OT in Maternal Health

When everything is going right, moms and moms-to-be need all the support they can get to care for themselves and their growing families.

Up to 80% of moms experience normal "baby blues” which may last up to two weeks postpartum and includes anxiety, difficulty sleeping, and mood swings. 

Maternal Mental Health Disorders are the #1 complication in childbirth affecting 1 in 7 mothers and 1 in 10 fathers during baby's first year. Sleep deprivation, feeling overwhelmed and anxiety about caring for a newborn may impact a parent’s ability to adjust to their new role.


OTs help moms and moms-to-be adjust to postpartum life by identifying strengths and areas of need through holistic evaluations. We create personalized plans addressing physical, emotional and psychosocial demands in your daily life, including but not limited to:
  • Preparing for the transition to a new life role of caring for an infant while caring for yourself
  • Promoting optimal function and positioning during self-care and caregiving occupations (i.e. feeding, dressing, lifting and carrying baby) to prevent pain and repetitive stress injuries
  • Prioritizing your postpartum recovery, roles and responsibilities and realistic reintegration into daily life
  • Supporting essential skills, including time management, boundaries and asking for/accepting help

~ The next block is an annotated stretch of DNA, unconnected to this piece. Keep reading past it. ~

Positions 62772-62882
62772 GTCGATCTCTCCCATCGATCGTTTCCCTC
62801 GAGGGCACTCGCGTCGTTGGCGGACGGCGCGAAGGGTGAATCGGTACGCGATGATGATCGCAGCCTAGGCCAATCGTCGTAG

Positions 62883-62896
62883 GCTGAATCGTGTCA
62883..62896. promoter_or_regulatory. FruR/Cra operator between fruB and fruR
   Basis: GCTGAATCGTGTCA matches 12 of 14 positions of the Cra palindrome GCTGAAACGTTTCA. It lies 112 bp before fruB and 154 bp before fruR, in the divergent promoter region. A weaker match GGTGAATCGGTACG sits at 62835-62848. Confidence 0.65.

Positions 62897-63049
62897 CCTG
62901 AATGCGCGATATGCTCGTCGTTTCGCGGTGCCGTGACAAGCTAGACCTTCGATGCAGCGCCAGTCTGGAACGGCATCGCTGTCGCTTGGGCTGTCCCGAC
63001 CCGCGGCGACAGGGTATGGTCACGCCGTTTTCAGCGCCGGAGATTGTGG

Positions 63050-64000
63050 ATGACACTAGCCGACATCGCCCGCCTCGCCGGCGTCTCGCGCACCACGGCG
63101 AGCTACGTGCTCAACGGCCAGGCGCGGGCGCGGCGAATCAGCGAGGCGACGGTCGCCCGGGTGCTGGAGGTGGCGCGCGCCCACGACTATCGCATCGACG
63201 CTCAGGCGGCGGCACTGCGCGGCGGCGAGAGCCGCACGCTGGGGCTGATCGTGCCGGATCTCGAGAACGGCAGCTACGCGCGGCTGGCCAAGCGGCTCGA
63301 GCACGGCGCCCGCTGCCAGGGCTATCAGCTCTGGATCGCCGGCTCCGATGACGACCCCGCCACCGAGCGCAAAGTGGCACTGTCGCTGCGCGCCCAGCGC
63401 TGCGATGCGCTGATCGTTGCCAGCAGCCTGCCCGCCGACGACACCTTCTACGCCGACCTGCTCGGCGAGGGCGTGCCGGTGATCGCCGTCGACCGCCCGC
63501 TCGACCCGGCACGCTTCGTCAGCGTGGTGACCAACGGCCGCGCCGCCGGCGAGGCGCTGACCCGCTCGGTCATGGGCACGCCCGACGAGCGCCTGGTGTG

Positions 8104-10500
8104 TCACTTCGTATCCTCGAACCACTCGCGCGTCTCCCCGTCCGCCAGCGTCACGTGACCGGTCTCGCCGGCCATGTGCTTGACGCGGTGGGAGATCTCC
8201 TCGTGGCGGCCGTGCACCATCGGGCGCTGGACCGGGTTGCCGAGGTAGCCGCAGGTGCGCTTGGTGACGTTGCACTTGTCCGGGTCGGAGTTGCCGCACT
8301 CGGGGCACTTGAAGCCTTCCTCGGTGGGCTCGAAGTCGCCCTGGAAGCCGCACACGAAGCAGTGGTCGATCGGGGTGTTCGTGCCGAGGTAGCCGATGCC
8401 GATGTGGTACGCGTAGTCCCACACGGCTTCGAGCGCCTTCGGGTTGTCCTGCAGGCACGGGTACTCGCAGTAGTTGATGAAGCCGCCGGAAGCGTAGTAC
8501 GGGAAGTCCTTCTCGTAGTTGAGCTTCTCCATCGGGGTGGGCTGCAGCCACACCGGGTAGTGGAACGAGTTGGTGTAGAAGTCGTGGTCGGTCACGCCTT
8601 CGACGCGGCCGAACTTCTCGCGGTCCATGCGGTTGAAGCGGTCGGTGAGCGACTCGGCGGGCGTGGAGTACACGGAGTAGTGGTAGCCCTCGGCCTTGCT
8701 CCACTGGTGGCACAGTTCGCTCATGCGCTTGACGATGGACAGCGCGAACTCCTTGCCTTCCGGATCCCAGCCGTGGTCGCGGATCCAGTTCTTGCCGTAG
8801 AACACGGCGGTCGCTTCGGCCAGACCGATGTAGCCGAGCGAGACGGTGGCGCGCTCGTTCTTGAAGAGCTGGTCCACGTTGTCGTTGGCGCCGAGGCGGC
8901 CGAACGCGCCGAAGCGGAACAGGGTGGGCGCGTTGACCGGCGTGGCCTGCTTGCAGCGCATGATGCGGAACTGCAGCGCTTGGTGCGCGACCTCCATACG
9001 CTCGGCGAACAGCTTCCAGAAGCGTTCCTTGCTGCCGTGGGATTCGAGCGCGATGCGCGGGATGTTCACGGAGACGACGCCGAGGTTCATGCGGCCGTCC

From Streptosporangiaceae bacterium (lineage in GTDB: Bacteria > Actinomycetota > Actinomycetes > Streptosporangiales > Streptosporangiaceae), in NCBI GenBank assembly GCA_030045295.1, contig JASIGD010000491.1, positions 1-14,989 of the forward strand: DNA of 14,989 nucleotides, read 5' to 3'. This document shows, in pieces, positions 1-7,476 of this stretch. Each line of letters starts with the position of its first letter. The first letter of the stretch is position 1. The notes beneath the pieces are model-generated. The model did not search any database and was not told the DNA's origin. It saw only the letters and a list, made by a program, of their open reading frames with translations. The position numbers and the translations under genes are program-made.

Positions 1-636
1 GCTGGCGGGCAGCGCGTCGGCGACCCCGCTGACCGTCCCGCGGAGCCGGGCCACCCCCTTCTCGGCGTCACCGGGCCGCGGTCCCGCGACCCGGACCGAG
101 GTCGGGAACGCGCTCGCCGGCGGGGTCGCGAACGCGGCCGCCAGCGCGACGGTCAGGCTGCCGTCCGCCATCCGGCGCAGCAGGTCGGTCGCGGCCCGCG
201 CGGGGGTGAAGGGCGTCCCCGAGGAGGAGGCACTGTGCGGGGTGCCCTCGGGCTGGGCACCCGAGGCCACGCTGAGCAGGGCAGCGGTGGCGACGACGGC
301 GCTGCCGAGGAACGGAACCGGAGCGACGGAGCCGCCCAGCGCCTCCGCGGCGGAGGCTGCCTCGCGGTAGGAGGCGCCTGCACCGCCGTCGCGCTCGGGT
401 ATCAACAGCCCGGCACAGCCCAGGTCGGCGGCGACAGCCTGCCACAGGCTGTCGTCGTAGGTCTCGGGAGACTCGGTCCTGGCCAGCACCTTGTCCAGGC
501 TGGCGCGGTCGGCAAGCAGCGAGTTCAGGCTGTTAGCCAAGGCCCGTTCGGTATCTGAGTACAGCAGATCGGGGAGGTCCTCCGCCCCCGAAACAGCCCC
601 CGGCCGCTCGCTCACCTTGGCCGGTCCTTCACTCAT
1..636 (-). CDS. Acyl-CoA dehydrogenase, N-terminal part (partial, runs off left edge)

• Discussing the impact of social support and exploring online and local resources specific to your needs
  • Identifying practical registry/product recommendations based on your specific needs, environment and lifestyle
  • Sharing relevant information on developmental milestones including sleep, feeding, motor skills, sensory processing and play



OT helps you do what you need and want to have meaning in your daily life.

An occupational therapist (OT) is a licensed health care professional, often part of interdisciplinary teams, utilizing a client-centered approach to address physical, emotional, psychosocial issues. In maternal health, OTs address life role transitions, role attainment in the adjustment to motherhood and how the body and mind impact function and performance in daily occupations (how people occupy their time). OTs also recognize that many occupations are shared by mother and baby and are therefore co-occupations, requiring education, skills training and support for these new demands of daily life. 

OTs may also utilize health promotion and preventive models of care with individuals, groups and populations targeting optimal function and quality of life. Occupational therapists (OTs) in perinatal (the time leading up to and after birth) health, have a unique clinical and holistic lens when addressing the dynamic changes in every aspect of a woman’s life. 


Questions? Let's Connect.